So after this, that’s what I’m calling it.

You should see the difference in people’s reactions, when you say you teach as a community service rather than saying you teach adjunct, you teach part-time, or you teach on a contract basis for the junior colleges. It’s amazing. The other day I sprang it on one of my clients, a high-powered CEO of a foreign bank. He accepted the statement with equanimity and even gave me a fleeting look of respect.

Quite a change from the look of pity, the look of disdain, and the blank look the phrase “adjunct teaching” elicits.

So I’m feeling a little better about the job. Regarding it as a variety of volunteerism means the pay is irrelevant. And that’s nice.

I guess.

The attitude is much improved, too, by the fact that henceforth all my courses will be online, except for one short course this summer that’s likely to attract relatively high achievers. Not having to go into the classroom and deal with the barrage of disrespect, inattention, and outright craziness makes managing these courses bearable.

To the extent that I can avoid it, face-to-face teaching is now a thing of the past for me. I’ve got an English 102 section and the magazine writing course this semester, as many courses as the chair is allowed to assign. If he’ll keep that up, by golly, my teaching “career” won’t be at an end, after all.

Well, yes it will. It’s no longer a career. It’s a volunteer activity.

A Good Syllabus: Different for Full-timers and Adjuncts

While I was out of town on Friday, the departmental chair e-mailed to ask if I would take on a mythology course: in the English department, a study of the literary and anthropological evidence of organized mythological constructs around the world. The full-time instructor scheduled to teach the section this semester had fallen ill. Could be back in one to three weeks; might be out all semester.

As a practical matter, the District’s pay for substituting is pretty good — at least over the short term. It works out to around $50 an hour, in the ball park of what I earn as a contract editor. If you end up taking over the course, though, pay falls abruptly into the adjunct’s minimum-wage range, because it doesn’t cover the hours spent grading papers and conferring with students out of class.

That notwithstanding…I recently ponied up $1650 for a desk chair to ease the excruciating back pain that’s afflicted me over the past 18 months. A net $1900 or so would cover that expense. So, thought I, why not? It’s not freshman comp…that’s something.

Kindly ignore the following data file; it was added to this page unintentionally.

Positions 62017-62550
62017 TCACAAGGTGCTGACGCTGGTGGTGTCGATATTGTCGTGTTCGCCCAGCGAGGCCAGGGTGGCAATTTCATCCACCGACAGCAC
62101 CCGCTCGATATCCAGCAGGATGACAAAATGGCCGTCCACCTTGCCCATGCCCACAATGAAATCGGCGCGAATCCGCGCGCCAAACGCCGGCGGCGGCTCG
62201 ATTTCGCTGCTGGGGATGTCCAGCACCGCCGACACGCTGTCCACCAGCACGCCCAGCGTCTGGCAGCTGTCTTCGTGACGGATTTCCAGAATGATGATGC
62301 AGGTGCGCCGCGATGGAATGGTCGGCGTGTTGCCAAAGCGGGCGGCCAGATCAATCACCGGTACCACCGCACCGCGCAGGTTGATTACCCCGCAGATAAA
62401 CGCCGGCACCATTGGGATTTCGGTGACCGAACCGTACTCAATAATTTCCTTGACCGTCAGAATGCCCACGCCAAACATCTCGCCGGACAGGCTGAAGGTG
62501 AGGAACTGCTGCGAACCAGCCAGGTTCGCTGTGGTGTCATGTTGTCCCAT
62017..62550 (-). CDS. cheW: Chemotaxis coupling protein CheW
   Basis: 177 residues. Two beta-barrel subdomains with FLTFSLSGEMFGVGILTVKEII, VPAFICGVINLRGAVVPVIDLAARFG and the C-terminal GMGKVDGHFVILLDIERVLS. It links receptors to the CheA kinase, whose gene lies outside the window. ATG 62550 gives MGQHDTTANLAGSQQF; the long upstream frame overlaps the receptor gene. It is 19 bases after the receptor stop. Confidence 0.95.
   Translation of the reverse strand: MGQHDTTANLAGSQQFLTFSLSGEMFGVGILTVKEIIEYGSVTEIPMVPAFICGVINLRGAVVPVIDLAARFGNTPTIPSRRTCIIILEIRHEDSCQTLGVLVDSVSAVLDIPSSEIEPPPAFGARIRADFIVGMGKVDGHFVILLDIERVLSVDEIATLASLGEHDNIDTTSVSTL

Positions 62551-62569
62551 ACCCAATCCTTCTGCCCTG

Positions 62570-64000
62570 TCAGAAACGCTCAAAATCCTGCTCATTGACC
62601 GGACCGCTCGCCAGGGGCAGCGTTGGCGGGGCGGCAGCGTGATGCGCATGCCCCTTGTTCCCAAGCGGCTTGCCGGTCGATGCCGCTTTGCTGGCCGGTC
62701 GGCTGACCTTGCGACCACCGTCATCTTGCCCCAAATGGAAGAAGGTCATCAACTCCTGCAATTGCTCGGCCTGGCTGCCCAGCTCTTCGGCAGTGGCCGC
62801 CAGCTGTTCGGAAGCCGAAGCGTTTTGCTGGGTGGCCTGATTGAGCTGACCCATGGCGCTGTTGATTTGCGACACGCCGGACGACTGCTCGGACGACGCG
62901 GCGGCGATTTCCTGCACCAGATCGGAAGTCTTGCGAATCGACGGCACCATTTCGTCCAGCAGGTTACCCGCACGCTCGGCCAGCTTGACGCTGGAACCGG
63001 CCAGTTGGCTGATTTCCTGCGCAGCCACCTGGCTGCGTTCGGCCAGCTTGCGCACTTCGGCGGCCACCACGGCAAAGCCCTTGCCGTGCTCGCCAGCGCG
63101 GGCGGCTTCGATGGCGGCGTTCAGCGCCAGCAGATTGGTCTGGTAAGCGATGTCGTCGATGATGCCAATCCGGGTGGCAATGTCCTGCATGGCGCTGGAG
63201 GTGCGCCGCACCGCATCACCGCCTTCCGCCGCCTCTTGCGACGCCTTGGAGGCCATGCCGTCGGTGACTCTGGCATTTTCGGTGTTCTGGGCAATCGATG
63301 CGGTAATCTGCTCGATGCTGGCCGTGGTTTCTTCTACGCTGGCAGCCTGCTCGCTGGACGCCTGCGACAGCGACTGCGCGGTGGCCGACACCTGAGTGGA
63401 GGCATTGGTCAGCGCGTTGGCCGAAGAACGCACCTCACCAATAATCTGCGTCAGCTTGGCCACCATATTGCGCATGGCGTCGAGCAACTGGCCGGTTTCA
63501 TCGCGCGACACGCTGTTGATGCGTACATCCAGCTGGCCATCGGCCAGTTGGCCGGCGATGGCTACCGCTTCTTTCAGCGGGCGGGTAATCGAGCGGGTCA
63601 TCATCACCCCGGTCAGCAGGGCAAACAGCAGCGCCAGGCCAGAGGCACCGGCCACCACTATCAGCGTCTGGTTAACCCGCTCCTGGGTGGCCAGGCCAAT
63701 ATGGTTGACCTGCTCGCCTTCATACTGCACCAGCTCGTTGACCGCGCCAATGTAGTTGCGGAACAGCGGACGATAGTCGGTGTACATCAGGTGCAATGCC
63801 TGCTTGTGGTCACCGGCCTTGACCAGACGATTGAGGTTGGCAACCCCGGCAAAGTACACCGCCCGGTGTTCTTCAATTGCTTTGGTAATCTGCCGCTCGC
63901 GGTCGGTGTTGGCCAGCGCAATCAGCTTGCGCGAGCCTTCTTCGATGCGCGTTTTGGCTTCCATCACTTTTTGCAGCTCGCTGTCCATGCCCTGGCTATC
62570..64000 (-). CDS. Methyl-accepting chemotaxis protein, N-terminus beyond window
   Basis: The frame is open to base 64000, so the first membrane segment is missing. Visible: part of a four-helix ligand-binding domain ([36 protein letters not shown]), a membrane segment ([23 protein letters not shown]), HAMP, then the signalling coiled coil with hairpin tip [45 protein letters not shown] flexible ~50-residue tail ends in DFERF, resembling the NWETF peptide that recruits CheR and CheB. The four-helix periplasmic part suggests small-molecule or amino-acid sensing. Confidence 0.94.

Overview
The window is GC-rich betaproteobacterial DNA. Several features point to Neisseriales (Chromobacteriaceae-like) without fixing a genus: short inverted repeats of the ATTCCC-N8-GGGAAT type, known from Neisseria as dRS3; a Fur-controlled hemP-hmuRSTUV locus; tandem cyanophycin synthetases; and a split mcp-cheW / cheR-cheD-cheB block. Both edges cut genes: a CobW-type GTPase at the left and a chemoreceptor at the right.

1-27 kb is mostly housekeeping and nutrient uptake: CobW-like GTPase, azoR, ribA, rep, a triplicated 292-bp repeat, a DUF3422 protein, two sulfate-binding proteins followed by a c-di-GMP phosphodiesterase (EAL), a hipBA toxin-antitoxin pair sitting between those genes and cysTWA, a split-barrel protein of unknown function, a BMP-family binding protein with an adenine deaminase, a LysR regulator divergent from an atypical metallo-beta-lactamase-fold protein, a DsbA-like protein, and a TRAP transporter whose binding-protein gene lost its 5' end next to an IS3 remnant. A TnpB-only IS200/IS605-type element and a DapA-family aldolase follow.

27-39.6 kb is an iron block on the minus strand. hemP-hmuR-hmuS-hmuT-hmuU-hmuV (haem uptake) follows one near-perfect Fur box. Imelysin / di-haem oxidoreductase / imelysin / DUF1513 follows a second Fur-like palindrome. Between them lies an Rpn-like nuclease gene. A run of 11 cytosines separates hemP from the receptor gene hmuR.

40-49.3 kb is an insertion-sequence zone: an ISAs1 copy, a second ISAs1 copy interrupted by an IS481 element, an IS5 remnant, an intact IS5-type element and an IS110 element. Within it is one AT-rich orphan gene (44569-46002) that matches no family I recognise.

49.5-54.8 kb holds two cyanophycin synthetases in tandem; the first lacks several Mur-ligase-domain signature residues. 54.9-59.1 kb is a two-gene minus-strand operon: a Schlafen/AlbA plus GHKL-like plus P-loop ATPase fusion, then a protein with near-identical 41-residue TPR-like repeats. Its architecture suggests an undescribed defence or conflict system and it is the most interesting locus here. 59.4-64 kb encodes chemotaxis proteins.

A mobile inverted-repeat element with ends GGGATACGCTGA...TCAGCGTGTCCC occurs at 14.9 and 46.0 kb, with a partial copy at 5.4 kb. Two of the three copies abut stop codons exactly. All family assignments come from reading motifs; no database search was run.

This gives me two sections this fall: an eight-week online course that starts the middle of this month, and a face-to-face lit course that started several weeks ago and has been without an instructor for some time.

So the chair sent the instructor’s syllabus over. And it’s quite a production.

As a device to help community-college students achieve success, this is a very fine teaching tool. It’s designed to teach effective study skills — or to reinforce them for those who already have them.

The disabled instructor has assigned seventeen short writings over the reading matter — clearly intended to force students to actually read the texts and, not only that, but to think about the reading. She asks them not to summarize but, in a couple of paragraphs, to consider how a specific concept applies to a specific myth and then to analyze the myth in that context.

She has also assigned two substantial researched critical essays, 1,000 to 1,500 words or so.

She promises random pop quizzes.

And she has a final exam — an essay exam on the Odyssey.

Wow. The sheer amount of work involved in grading this volume of student maunderings beggars the imagination.

Even as a full-time faculty member, this lady is definitely earning her pay. On the other hand…her pay is substantial. Some of these folks earn near or in the six figures. For that kind of pay, I could write a syllabus like this one, too. And would.

But as an adjunct? Well, my syllabus would be significantly different. I would seek ways to maximize student effort and minimize my effort.

Instead of assigning a weekly paper, I’d probably do pop quizzes to be graded and discussed in class. This occupies class time and gets students talking about the reading material. Instead of two term-paper-length essays, I would assign one presentation and one substantial paper. And instead of an essay exam, they’d get a true-false-multiple guess final.